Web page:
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Addressing child abuse in Mumbai

© UNICEF/India 2007
The Multidisciplinary Child Protection Center at the Nair hospital

By Vidya Kulkarni

Maharashtra: Fourteen year old Sneha (name changed) suffered from recurrent dizziness and vomiting. Her mother thought that it could be due to weakness and took her to the nearby Nair Hospital, a public health facility run by Mumbai Municipal Corporation.

Preliminary investigations revealed that Sneha was two months pregnant. Shocked by the news, the mother did not know what to do next. Following the doctor’s advice the mother and Sneha visited the Multidisciplinary Child Protection Center (MCPC) located in the hospital premises.

Here Sneha opened up for the first time to share her painful experiences of sexual abuse by one of her relatives. In due course the Center ensured she got all required support for her physical as well as emotional and psychological healing.

As with Sneha, incidences of child sexual abuse usually become known only by accident. While there are no visible signs of abuse, the child suffers immensely from guilt and shame.

According to a just-released 13-state National Study on Child Sexual Abuse commissioned by the Ministry of Women and Child Development and conducted by Prayas, UNICEF and Save The Children, abuse is a startling everyday reality for as many as half of the country’s children. The report states that more than 53% of children in India are subjected to sexual abuse, but most don’t report the assaults to anyone.
 
Even when the problem gets identified, lack of social awareness on the gravity of the issue and ways to deal with it makes it difficult to ensure any kind of support to the victimized child. The MCPC intends to fill this gap by working with the medical system and coordinating support services holistically to protect the best interests of the child. MCPC, a joint venture of Nair Hospital and UNICEF, was started in February 2006 with Forensic Science as the nodal department for this initiative.

The idea of setting up such a holistic and hospital based center to address the issue of child sexual abuse was originated by two Mumbai based organisations Amrae and Advait Foundation, both working for children and having a close association with UNICEF.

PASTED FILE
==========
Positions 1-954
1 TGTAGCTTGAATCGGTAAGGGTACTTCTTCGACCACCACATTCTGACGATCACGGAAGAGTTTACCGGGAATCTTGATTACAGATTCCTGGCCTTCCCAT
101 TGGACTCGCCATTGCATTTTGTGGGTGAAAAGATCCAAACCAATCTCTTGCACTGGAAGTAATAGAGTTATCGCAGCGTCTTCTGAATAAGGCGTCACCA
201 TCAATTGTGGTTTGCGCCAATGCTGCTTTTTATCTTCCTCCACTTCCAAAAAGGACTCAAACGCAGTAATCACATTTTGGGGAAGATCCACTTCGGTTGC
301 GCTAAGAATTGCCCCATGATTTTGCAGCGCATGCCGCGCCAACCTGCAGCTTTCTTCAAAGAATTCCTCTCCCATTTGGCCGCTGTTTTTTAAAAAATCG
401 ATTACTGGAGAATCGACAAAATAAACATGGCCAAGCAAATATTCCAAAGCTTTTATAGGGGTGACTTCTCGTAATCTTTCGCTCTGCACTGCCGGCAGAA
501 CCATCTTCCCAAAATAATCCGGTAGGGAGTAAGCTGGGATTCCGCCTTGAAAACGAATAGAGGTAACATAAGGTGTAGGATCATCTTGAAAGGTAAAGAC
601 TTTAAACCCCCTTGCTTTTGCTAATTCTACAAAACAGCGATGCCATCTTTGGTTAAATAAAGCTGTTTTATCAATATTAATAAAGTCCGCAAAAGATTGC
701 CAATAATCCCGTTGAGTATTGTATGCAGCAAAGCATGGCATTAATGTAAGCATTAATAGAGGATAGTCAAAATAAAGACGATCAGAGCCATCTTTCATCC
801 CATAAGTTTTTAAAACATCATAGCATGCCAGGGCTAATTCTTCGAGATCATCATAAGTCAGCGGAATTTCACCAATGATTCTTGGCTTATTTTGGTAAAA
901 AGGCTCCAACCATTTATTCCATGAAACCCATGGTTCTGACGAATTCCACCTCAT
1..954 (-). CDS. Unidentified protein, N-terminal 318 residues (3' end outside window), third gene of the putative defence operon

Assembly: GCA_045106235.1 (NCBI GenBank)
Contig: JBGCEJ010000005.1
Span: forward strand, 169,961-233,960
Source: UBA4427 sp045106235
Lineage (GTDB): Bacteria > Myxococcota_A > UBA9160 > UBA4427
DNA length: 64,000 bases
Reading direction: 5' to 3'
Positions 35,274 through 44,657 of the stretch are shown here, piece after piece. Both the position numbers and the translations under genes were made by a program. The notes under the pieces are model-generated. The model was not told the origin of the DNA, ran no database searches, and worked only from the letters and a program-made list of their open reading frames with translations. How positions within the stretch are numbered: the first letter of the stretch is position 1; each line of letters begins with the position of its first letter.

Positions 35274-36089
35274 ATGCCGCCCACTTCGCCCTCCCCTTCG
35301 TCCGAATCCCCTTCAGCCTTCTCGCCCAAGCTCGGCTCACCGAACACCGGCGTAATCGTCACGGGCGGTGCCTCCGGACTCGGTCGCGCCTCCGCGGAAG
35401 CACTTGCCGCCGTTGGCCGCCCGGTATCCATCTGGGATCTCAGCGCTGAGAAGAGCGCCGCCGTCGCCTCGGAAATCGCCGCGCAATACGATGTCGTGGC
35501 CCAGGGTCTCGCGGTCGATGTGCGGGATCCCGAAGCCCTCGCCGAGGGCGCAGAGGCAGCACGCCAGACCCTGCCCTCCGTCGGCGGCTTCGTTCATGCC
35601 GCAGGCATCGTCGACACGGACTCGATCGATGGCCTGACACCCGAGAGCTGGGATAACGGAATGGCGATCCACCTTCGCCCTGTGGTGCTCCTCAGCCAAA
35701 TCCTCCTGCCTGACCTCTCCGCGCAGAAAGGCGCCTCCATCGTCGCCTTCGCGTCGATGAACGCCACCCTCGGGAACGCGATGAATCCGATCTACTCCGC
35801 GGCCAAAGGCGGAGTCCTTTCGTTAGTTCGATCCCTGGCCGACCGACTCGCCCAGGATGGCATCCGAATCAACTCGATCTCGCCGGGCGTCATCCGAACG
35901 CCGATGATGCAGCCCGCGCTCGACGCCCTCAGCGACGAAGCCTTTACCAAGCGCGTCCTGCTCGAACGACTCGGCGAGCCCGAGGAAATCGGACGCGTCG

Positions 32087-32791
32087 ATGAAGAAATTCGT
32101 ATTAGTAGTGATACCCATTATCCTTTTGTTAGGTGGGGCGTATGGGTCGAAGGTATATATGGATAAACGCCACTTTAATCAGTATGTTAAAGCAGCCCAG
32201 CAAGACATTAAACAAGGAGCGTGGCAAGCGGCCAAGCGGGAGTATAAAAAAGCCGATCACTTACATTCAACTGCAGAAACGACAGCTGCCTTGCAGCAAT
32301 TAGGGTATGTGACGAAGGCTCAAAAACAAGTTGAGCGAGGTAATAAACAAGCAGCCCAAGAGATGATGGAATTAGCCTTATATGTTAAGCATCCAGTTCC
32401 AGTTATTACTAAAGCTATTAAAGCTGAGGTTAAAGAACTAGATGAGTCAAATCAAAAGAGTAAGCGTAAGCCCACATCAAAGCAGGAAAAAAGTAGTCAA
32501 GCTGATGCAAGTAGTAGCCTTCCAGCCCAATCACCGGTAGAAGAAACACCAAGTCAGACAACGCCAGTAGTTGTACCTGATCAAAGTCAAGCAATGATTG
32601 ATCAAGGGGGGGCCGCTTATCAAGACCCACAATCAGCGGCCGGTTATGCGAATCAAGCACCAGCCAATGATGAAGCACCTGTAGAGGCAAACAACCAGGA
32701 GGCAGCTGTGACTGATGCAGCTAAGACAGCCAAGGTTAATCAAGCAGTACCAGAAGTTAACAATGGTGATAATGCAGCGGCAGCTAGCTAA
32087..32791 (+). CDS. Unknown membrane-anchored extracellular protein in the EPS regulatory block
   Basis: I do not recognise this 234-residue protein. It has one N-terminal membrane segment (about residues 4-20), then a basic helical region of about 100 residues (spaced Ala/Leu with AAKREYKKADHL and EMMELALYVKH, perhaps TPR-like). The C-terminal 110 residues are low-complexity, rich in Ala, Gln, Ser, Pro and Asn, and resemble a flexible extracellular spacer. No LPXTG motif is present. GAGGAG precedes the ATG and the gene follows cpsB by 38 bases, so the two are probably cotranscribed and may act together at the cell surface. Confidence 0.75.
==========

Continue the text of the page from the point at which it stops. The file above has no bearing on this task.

The concept was further explored with a group of stakeholders including doctors, police and members of the judiciary, before it got translated into its present form. In a span of one and a half years the center has been able to extend need-based support to over 25 girls and boys.

© UNICEF/India 2007
Ms. Archana Khedekar, project manager

The rationale for setting up such a center in a hospital is quite simple. According to Vijaylakshmi Arora, child protection officer- UNICEF, “Vulnerable populations often approach hospitals with health complaints. The health service providers are in a position to identify signs of abuse upon their patients. Thus the medical system is potentially powerful and capable of providing treatment beyond physical healing.”
  
The case management follows a multi-system approach, wherein the social worker coordinates with all concerned departments within the hospital as well as outside. A Quick Response Team involving a panel of doctors from every department; gynecology, pediatrics, forensic science, surgery, psychiatry and others, has been formed. Whenever any incidence of CSA is identified, the nodal department informed the concerned medical departments to carry out investigations.

The center makes sure that procedures are non-threatening and sensitive to children, who are already traumatized having faced abuse. Ms. Khedekar, Project Coordinator  said, “Repeated disclosure of the happenings can add to the trauma faced by the child. Therefore personal history of the child is recorded by the social worker and it forms the basis for further required investigations for medical purposes, evidence collection, age estimation and other reasons.”

Each case is followed up to the end. This involves taking the parents into confidence, securing appropriate shelter for the child, working with the police and also with the judiciary, thereby having an opportunity to influence the enforcement and prosecution machinery to be child friendly. The workers at the center accompany the child at every stage. Family visits are crucial to motivate family members to take required course of action to protect the child.  

At present the center is primarily focusing on treatment and healing of the child. Says Mrs. Khedekar, “preventive measures are imperative in order to really protect the child from abuse. The center is planning to engage in community and school based work with the help of voluntary and community based organisations. There is a need to develop parental skills to enable them to identify and deal with incidences of CSA in their families and communities. Similarly the teachers should become aware and equipped with knowledge of handling victims of abuse. They should know what to do and who to approach in cases of dire need.”

Given the alarming and widespread nature of the problem, the need of the hour is to make such systems and procedures integral to health systems across the country so that children get support when most needed. 

 

 

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